I met a guy in Kamloops, British Columbia a couple of weeks ago while I was giving a weekend of workshops, and this guy said something during a conversation that has not only stayed with me, but actually intensifies with each passing day.
I met Jim as I was coming back to the studio after lunch with Joy, studio manager and den mother extraordinaire. Upon our return, we saw him waiting patiently at the locked front door, and so once we got back into the studio, we started chatting and Jim told me his story. I could tell that there was a story as soon as he spoke, as his speech was slightly slurred and he would occasionally start to hunch his upper body forward as he walked. From the studio reception area to the floor of the studio itself where students were milling around waiting for the workshop to get started, Jim told me how twenty-something years ago he had gotten behind the wheel of his car after a night at the bar drinking and got into a car accident that left him brain-injured.
Once we were seated in the studio with minutes before I began the workshop, and with other students now part of the conversation, Jim told us how we spends his time canoeing, practicing yoga and downhill skiing. Needless to say, I was impressed. Regardless of any and all potential obstacles in his path, Jim refuses to take no for an answer and plows forward doing exactly what he wants to do. One woman who was sitting with us, after hearing that Jim loved his downhill skiing, asked him, “But aren’t you scared? Aren’t you scared to hurt yourself?” to which Jim, evoking shades of the story of Astavakra from Hindu &Yogic Mythology replied, “I’m more scared of not being able to do it.”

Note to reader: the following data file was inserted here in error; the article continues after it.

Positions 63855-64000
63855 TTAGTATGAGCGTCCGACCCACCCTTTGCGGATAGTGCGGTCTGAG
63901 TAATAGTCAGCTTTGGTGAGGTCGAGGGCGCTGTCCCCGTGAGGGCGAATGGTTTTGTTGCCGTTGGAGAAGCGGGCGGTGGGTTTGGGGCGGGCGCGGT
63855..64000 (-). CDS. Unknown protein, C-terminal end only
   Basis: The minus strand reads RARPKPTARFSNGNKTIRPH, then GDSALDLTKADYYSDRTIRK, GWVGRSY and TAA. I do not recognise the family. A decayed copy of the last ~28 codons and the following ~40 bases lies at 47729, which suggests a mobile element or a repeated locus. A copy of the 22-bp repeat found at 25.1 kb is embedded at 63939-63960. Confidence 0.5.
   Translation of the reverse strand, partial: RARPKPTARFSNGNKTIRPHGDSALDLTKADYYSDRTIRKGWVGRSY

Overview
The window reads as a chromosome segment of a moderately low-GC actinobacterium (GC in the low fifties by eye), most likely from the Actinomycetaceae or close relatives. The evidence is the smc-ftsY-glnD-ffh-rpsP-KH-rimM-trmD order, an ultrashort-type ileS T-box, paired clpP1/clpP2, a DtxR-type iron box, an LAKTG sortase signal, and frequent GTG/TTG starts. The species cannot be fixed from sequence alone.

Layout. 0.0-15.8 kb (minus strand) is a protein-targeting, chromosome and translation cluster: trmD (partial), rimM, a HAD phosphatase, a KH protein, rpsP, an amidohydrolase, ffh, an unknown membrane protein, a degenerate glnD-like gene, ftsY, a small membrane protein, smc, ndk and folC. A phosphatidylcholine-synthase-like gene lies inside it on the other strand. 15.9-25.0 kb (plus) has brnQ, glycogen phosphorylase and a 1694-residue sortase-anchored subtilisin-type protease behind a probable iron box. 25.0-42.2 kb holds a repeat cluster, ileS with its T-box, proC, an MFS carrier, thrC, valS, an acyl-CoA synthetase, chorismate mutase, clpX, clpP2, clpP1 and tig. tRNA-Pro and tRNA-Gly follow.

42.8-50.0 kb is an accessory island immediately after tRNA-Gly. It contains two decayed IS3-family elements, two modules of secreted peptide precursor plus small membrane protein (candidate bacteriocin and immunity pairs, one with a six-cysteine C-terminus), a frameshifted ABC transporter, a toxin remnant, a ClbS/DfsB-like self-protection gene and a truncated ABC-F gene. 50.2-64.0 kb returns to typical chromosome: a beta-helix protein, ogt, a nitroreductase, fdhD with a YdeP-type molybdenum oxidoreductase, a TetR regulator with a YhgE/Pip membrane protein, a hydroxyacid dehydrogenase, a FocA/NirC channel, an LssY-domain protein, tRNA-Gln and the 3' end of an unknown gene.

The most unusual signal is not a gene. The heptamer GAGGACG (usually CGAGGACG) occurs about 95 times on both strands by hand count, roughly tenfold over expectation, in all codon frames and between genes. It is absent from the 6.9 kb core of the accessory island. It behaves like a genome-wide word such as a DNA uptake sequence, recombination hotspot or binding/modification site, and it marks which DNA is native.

In spite of obvious impediments, Jim fights that much harder to do the things that make him happy. In a sense, we all do in one respect or another. With that said, consider this: if you knew that the opportunities, abilities and resources that are available to you right now, as you read these words, would be taken away from you tomorrow, what would you do differently now? If you weren’t able to ever see or speak to certain people, people to whom you typically have unlimited access, what would you do or say with and to them? If everything you’ve ever taken for granted, like being able to take a full breath, read these words, walk from point A to point B or simply feel and express what you’re feeling, was suddenly and irrevocably inaccessible, what would that change for your NOW?
I’ve been mulling all this over since Jim laid a healthy dose of truth and insight on us at Kamloops Hot Yoga, and as nothing ever crosses our paths haphazardly, I stumbled on a book shortly after my return home that I devoured over a few evenings and which served to further reinforce where I was in my thoughts. The Fault In our Stars is a heart-achingly beautiful story of teenage love tainted by illness. It is a true love story whose protagonists are all too aware of the impending expiry date their time together is shadowed by. Needless to say, there were a few pages of the book that, if they had been actual pages and not virtual ones on my tablet, would be warped and ink-stained from me bawling my eyes out uncontrollably. This book is one of the most beautiful I’ve read and is a strong reminder to not take anything for granted, to take stock of the blessings we are graced with and to make the MOST out of every moment we have.
If you knew you wouldn’t be able to live or love tomorrow as you can today, what would you do differently today?
Go do it. Now.